Undocumented immigrants who came to the U.S. would have a 13-year process toward citizenship, but younger immigrants could apply to become citizens in as little as five years as part of the immigration proposal designed by the Senate's "Gang of 8" and released late Tuesday.

Reuters reported that young immigrants would be eligible for "green cards" within five years, and be able to apply for citizenship immediately after that. Though no age range was specified, this would suggest a path for immigrants who would have been covered by the failed DREAM Act of 2010 to become citizens.

Two members of the bipartisan group, Sen. John McCain (R-AZ) and Sen. Chuck Schumer (D-NY), said on Twitter that a public announcement of the proposal scheduled for Tuesday was postponed out of respect for the victims of the bombing in Boston on Monday.

They did, however, discuss the Border Security, Economic Opportunity, and Immigration Modernization Act of 2013, as the proposal is called, in a column for the Wall Street Journal posted Monday evening.

"This legislation is truly comprehensive," they said "It would provide a credible way for undocumented immigrants to apply for legalization and eventually citizenship—but only after specific, achievable steps have been taken, including securing our southern border with the deployment of unmanned aerial vehicles and other proven surveillance capabilities. We believe that Americans will accept a common-sense approach to the 11 million undocumented immigrants who are here now, and to prospective legal immigrants, provided that there will be no future waves of illegal immigration."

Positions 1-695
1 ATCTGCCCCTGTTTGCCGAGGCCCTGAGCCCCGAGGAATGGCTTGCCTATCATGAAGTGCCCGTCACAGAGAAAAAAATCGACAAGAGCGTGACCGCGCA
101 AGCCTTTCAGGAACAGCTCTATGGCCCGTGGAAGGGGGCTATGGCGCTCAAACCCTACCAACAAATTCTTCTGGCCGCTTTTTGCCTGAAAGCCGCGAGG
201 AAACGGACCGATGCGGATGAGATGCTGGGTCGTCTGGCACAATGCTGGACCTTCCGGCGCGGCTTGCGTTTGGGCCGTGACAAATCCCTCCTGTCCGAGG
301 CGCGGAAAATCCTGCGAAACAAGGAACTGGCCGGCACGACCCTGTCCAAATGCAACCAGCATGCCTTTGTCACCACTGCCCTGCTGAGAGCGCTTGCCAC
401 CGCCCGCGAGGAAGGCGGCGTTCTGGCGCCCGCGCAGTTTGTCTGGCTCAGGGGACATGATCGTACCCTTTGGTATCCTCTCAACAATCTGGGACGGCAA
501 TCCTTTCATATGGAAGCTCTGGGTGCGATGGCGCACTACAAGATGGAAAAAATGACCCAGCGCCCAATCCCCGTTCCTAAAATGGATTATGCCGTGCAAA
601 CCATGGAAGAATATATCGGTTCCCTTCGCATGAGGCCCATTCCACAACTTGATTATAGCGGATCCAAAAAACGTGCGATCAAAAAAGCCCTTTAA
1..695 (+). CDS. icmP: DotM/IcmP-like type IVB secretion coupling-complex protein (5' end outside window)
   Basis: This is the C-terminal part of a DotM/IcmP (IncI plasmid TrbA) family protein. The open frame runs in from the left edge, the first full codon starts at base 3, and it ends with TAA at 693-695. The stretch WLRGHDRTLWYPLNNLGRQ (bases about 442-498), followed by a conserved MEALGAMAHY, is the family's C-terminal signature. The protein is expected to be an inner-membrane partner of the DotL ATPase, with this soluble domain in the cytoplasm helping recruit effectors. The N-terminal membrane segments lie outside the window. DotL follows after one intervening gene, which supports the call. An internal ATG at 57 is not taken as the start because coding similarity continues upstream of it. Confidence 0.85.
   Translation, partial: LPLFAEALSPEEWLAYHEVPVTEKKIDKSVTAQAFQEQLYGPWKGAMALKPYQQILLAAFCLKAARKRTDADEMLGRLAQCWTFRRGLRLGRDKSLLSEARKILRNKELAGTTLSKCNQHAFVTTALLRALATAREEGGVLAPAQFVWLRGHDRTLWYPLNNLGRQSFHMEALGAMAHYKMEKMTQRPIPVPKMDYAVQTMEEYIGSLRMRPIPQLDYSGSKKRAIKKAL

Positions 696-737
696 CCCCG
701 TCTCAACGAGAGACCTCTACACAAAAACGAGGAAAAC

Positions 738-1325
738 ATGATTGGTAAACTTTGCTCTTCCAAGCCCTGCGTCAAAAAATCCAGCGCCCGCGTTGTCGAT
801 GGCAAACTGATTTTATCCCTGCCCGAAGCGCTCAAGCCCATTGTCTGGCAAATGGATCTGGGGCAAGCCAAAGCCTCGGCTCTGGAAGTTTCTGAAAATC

The citizenship program would be open to immigrants who came to the U.S. before Dec. 31, 2011. If signed into law, immigrants who would be able to apply for six-year "registered provisional immigrant" (RPI) visas within six months after it goes into effect. Applicants would require a clean criminal record and would have to pay a $500 fee and back taxes to be eligible. But once in the program, they would be eligible to work for any employer while being allowed to travel outside the U.S. The bill also requires all employers to use the "E-verify" system within five years.

After 10 years, visa holders who show regular employment and English-language proficiency would be eligible to apply for permanent legal residency, and apply for citizenship three years after that.

ABC News reported that the bill also calls for $4.5 billion to be used to boost security measures along the U.S.-Mexico border by adding unmanned drones and adding 3,500 agents to the Border Patrol.

Immigration rights advocates have criticized the group's emphasis on security, citing a record number of deportations by President Barack Obama's administration and a net-zero immigration level from Mexico. The head of the American Civil Liberties Union, Anthony D. Romero, reaffirmed those sentiments in a statement released Tuesday.

"The roadmap to citizenship should not exclude people based on minor crimes or people who can't afford hefty fines," Romero said. "The bill needlessly expands wasteful border spending at a time when border communities are safe, enforcement resources are at record levels, and prior benchmarks have been met."

McCain and Schumer defended the bill's security provisions in their column, saying it would ensure "that high-risk areas of the border meet specific metrics of control and surveillance, and provide the resources and technology the Border Patrol needs to improve how it detects and apprehends illegal entries."

Deported immigrants would also be eligible to petition to return to the U.S. if their children, parents or spouses are U.S. citizens or permanent residents. Other family members would able to apply for a separate visa program allowing them to live in the U.S. for up to 60 days a year.

["Immigration Protest Rally Against Arizona's New Law on May 1, 2010 in Los Angeles, California" Katrina Brown / Shutterstock.com" via Shutterstock]